Oliver Stone’s 1987 drama on the world of edgy stock trading, Wall Street, is best remembered for financier-cum-corporate raider Gordon Gekko’s pontifications on greed. Taking off from Scottish economist and philosopher Adam Smith’s belief that greed promotes economic efficiency, Gekko holds forth on the virtues of the ‘deadly sin’: “The point is, ladies and gentlemen, that greed—for lack of a better word—is good. Greed is right. Greed works. Greed clarifies, cuts through, and captures the essence of the evolutionary spirt. Greed, in all of its forms—greed for life, for money, for love, knowledge—has marked the upward surge of mankind.”
Gekko is a hero for junior stockbroker Bud Fox, who is willing to go to any extent—insider trading included—to impress the poster boy. Until it all unravels. Fox’s airline mechanic father offers him an alternative to put food on the table: “Stop going for the easy buck and start producing something with your life. Create, instead of living off the buying and selling of others.”
Fox Senior may seem a relic of a working-class hero in an age in which the naked hunger for creating wealth (total value of assets like stocks and stock options) may be trumping income-generation (a salary). Yet, the value of his statement lies in one word: “Create.” The rest—wealth, fame, power, respect—may follow. When it does for a select few, the world anoints them barons or moguls. Or tycoons.
The reference to the Wall Street anecdote is to affirm that rich pickings alone do not a tycoon make. Before the billions pour in, you need to craft a plan that’s built to last and is differentiated by its sheer superior performance. An entrepreneur, for instance, should be starting with a product or technology that, as Peter Thiel would put it, is 10x better than the closest in the market. And then you need to execute the plan. You need to perform.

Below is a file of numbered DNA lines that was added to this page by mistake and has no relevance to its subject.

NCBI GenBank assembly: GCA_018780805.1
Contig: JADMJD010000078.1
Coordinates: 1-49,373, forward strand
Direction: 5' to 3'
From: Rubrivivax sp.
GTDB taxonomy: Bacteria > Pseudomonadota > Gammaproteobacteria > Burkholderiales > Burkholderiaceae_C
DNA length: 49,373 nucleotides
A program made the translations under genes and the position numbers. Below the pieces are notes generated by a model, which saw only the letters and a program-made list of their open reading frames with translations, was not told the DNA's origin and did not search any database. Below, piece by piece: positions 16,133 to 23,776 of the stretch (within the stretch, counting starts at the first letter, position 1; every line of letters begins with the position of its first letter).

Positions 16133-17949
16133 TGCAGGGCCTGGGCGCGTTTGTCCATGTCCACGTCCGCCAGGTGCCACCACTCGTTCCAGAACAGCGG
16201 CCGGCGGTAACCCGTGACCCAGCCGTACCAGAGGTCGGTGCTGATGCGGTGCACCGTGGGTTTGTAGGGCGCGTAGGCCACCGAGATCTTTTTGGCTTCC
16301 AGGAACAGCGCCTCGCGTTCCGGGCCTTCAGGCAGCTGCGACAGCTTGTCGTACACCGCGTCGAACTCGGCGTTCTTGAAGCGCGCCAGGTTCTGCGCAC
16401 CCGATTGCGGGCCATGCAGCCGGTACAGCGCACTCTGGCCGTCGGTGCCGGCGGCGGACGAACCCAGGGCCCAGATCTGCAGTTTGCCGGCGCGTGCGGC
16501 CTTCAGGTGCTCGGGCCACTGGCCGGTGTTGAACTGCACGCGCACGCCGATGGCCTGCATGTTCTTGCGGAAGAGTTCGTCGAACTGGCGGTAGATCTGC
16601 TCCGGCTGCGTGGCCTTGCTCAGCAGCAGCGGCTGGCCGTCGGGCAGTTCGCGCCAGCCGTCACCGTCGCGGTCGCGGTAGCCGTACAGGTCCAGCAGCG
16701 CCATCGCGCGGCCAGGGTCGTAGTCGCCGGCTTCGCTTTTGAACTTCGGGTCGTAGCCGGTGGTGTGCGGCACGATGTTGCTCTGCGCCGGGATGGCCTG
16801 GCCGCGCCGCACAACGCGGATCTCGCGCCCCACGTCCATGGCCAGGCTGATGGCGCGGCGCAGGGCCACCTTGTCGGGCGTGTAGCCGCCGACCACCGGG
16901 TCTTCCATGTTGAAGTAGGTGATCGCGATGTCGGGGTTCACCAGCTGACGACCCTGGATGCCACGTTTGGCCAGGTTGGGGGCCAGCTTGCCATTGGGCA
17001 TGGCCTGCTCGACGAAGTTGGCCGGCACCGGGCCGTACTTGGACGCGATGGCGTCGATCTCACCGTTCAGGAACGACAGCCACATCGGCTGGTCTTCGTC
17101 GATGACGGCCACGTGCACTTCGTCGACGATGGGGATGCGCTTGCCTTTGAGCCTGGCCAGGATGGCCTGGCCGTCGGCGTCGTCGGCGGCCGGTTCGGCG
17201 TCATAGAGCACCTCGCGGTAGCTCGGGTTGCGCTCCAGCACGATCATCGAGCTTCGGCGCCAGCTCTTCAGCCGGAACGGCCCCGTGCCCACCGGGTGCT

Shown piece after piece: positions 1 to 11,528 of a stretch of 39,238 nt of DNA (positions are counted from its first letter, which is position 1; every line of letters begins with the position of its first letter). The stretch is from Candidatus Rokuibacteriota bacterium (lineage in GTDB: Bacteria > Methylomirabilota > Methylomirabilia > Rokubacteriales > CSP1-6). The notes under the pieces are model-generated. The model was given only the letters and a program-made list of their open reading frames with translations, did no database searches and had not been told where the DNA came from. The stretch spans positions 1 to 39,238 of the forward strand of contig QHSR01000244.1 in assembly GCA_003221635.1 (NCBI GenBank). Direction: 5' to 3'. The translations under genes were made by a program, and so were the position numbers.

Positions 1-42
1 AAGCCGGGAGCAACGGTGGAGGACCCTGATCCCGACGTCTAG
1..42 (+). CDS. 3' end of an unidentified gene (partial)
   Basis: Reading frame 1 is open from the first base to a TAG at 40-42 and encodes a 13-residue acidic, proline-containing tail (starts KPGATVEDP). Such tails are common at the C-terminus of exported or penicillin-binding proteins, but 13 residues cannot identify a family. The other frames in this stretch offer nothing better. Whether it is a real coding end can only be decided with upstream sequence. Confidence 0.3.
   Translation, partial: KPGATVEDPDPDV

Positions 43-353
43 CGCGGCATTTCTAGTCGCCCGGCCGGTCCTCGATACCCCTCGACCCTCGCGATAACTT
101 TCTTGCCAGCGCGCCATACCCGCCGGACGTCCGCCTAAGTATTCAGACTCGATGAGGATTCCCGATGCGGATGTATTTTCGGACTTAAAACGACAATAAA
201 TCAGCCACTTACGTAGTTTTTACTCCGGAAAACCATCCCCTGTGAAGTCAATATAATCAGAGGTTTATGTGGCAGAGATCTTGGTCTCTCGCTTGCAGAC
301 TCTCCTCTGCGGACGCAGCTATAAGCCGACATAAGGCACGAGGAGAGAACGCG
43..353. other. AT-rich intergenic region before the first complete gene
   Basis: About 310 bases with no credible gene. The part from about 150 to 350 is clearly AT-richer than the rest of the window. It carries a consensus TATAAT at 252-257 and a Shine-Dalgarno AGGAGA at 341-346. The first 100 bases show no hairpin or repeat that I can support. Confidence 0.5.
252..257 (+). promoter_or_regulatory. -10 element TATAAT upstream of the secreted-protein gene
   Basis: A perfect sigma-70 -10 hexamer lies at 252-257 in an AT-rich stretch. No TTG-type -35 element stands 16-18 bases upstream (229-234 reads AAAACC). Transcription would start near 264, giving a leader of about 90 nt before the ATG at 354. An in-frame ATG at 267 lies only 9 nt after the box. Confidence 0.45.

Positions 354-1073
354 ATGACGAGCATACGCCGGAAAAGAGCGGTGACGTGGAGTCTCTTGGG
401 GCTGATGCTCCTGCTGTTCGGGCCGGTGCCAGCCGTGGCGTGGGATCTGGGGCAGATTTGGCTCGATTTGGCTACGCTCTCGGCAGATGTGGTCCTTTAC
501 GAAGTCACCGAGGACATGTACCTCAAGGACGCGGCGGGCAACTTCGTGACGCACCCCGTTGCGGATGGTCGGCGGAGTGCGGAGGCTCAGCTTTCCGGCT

Performance, of course, does not need to start and end with startup founders. Which is why Forbes India’s second list of Tycoons of Tomorrow does not—like the first—restrict itself only to the world of business and entrepreneurship. We have actors and sportspersons who are pushing the boundaries of creativity and performance. Consider, for instance, golfer Aditi Ashok, perhaps an unknown entity in most parts of the country till the Tokyo Olympics. For those who did follow golf, Aditi would have at best been a gallant qualifier; expectations would have been minimal from somebody ranked 200 in the world.
Aditi missed a medal by a whisker, but the good news is that, at 23, she’s got—as the venture capitalists will jargonise—a long runway ahead.
Can Aditi be a Tycoon of Tomorrow? It’s some way off but, aside from cricketers, she’s perhaps best placed among Indian sportspersons to win big—on and off the field. The world’s top golfers, after all, are worth hundreds of millions of dollars, much of it from off-course revenue streams like endorsements and licensing.
But, to reiterate, before the riches must come the performance. As the Forbes India team that worked for two months on shortening a long list of potential tycoons figured, the Tycoons of Tomorrow are those ladies and gentlemen who are still on a journey—one of imagination, creativity, and implementation.
The icons we’ve chosen have passed several milestones. However, they’ve only begun. Up ahead, along with more victories, will lie setbacks, rapid change and uncertainty. Not all will make it. But that’s okay, if they’re able to cherish the ride and reap the benefits along the way. Turning tycoon may be the destination but the fulfilment often lies in the journey.
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(This story appears in the 31 December, 2021 issue of Forbes India. To visit our Archives, click here.)